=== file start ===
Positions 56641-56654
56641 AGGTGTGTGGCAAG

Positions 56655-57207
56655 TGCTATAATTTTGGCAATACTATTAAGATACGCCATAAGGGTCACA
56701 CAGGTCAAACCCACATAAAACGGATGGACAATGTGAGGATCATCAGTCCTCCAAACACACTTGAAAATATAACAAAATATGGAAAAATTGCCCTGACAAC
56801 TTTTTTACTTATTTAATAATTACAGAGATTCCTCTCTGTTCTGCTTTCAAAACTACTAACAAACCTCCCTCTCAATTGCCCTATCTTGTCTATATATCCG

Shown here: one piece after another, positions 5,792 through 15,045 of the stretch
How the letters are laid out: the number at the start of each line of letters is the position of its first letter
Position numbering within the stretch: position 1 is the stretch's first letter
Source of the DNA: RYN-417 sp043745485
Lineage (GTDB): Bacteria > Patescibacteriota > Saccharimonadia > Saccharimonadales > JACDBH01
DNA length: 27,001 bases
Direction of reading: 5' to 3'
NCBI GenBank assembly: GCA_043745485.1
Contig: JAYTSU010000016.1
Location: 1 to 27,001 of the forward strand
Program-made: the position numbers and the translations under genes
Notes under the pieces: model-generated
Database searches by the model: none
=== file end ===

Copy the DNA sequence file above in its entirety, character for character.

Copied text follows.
Positions 56641-56654
56641 AGGTGTGTGGCAAG

Positions 56655-57207
56655 TGCTATAATTTTGGCAATACTATTAAGATACGCCATAAGGGTCACA
56701 CAGGTCAAACCCACATAAAACGGATGGACAATGTGAGGATCATCAGTCCTCCAAACACACTTGAAAATATAACAAAATATGGAAAAATTGCCCTGACAAC
56801 TTTTTTACTTATTTAATAATTACAGAGATTCCTCTCTGTTCTGCTTTCAAAACTACTAACAAACCTCCCTCTCAATTGCCCTATCTTGTCTATATATCCG

Shown here: one piece after another, positions 5,792 through 15,045 of the stretch
How the letters are laid out: the number at the start of each line of letters is the position of its first letter
Position numbering within the stretch: position 1 is the stretch's first letter
Source of the DNA: RYN-417 sp043745485
Lineage (GTDB): Bacteria > Patescibacteriota > Saccharimonadia > Saccharimonadales > JACDBH01
DNA length: 27,001 bases
Direction of reading: 5' to 3'
NCBI GenBank assembly: GCA_043745485.1
Contig: JAYTSU010000016.1
Location: 1 to 27,001 of the forward strand
Program-made: the position numbers and the translations under genes
Notes under the pieces: model-generated
Database searches by the model: none